Re. “Righeimer calls recall effort ‘a stunt,’” (Oct. 18):
Thursday morning’s article regarding potential recall of Mayor Pro Tem Jim Righeimer misstated the facts regarding Banning Ranch. Contrary to statements in the story, the environmental impact report for the project did not stipulate any cap on compensation to be paid to the city of Costa Mesa to mitigate traffic impacts.
Mitigation Measure MM 4.9-2 in the report and the in the mitigation program adopted by the Newport Beach City Council stipulates that, “The Applicant shall be responsible for using its best efforts to negotiate in good faith to arrive at fair and responsible arrangements to either pay fees and/or construct the required improvements in lieu of the payment of fees to be negotiated with the City of Costa Mesa. The payment of fees and/or the completion of the improvements shall be completed during the 60 months immediately after approval.”
Thus, consistent with conditions imposed by the city of Newport Beach, Newport Banning Ranch could have been required to take full responsibility for constructing necessary roadway improvements. Instead, Newport Banning Ranch will pay fees for barely half of the estimated $8 million to $10 million cost, leaving Costa Mesa taxpayers to pay the remainder.
Newport Banning Ranch could have been required to negotiate with Costa Mesa property owners on the open market to buy additional land to widen streets. Instead, it’s likely that Costa Mesa will end up using its power of eminent domain to take property from Costa Mesa businesses — all to benefit development in Newport Beach.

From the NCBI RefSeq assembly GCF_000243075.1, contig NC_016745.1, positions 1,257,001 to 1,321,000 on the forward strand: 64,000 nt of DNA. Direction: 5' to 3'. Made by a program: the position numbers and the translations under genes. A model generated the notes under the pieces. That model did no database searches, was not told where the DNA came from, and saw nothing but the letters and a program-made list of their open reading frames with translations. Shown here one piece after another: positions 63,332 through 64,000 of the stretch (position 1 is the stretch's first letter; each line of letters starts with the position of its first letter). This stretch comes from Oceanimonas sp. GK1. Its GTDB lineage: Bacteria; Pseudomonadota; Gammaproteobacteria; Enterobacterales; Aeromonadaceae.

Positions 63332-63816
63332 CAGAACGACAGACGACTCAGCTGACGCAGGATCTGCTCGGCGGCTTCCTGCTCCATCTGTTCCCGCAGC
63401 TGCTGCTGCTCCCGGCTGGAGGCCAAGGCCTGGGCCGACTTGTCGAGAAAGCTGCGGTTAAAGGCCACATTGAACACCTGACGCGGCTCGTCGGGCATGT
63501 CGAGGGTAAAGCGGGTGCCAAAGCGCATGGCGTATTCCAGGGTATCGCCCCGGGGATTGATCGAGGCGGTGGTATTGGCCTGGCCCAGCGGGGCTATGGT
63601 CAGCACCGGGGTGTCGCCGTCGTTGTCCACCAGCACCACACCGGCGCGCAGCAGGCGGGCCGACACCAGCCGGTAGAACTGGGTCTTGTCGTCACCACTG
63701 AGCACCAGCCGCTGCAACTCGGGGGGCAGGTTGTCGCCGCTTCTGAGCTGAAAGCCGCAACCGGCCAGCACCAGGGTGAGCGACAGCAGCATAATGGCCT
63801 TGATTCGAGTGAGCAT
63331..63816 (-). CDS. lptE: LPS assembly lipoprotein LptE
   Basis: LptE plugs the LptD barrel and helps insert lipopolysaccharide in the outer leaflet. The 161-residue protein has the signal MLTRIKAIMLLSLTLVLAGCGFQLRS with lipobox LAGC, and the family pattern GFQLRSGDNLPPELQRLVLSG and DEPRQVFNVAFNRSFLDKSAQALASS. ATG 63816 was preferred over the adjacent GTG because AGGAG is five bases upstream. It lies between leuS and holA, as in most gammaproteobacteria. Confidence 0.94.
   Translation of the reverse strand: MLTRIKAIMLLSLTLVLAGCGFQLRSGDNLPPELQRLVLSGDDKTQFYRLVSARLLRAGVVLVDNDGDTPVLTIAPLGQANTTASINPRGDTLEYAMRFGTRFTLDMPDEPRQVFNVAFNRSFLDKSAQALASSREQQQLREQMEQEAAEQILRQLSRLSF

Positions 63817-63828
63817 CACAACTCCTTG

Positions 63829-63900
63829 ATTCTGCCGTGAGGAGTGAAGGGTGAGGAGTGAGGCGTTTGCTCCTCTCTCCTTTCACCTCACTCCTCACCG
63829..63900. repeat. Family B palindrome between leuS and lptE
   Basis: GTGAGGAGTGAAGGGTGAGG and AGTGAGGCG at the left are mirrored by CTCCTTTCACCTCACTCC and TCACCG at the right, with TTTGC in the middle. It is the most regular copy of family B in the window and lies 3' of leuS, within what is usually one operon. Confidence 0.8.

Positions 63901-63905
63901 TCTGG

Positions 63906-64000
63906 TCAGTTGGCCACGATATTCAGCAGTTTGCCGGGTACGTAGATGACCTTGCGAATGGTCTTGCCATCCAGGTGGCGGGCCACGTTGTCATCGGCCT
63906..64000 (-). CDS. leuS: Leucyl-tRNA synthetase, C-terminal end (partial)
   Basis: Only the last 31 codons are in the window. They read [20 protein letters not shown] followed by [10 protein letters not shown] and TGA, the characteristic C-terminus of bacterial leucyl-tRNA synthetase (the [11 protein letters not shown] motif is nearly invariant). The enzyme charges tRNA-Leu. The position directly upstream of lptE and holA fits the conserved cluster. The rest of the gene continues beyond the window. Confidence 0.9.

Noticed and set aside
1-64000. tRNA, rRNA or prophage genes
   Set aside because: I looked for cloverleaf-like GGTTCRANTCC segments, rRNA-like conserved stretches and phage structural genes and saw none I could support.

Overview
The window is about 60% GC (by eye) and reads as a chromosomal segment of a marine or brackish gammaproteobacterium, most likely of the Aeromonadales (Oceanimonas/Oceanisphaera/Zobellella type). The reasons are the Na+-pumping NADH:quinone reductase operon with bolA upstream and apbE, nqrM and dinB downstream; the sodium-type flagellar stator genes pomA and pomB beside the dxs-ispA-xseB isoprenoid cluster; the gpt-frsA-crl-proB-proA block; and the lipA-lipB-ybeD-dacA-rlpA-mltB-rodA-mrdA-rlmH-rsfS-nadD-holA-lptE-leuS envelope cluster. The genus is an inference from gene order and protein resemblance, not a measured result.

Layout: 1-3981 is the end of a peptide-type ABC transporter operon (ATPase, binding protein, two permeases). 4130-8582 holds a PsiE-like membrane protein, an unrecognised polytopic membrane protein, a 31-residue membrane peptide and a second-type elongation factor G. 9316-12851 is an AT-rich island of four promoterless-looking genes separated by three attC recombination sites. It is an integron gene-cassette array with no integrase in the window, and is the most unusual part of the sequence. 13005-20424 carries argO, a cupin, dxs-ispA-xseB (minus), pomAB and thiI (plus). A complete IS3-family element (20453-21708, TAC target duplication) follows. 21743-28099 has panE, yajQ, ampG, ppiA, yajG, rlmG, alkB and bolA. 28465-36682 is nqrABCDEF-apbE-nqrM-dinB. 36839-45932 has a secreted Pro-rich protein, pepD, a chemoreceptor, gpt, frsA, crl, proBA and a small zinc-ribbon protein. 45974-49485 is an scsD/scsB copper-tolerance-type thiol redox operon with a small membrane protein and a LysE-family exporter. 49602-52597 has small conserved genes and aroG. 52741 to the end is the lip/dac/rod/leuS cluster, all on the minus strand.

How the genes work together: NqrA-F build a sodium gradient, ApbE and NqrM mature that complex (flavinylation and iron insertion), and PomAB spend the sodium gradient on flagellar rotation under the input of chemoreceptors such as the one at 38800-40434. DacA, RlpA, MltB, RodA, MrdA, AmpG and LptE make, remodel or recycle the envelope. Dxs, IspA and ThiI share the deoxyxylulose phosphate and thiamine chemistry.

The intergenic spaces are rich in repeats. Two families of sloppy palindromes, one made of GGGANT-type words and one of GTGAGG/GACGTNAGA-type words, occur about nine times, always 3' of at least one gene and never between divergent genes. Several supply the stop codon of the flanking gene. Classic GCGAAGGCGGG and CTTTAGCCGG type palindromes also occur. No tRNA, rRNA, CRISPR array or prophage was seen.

I’m pleased to read that Newport Banning Ranch will have to address impacts on Costa Mesa neighborhoods. This must include all impacts, not just traffic but impacts from excessive noise and other factors as well. The agreement approved by the Costa Mesa City Council last July falls far short in this regard.
The writer, a former mayor, is running for City Council.
No on Measure EE
As we approach the Nov. 6 election, we have a lot of information to consider when casting our votes. One particular issue you will have to look at is Newport’s Measure EE, a massive change to the city charter proposed by the city. Measure EE is a proposal to change 38 sections of the charter in a single measure versus separating them out and voting on them individually as many other cities do.
Recently, the West Newport Beach Assn. Board met and discussed this measure and voted that it would be in residents’ best interest to vote no on Measure EE. This is a view also expressed by area newspaper coverage and editorials during September and October.
Many of the changes proposed by Measure EE could be harmful to our community.
The writer is running for state Assembly.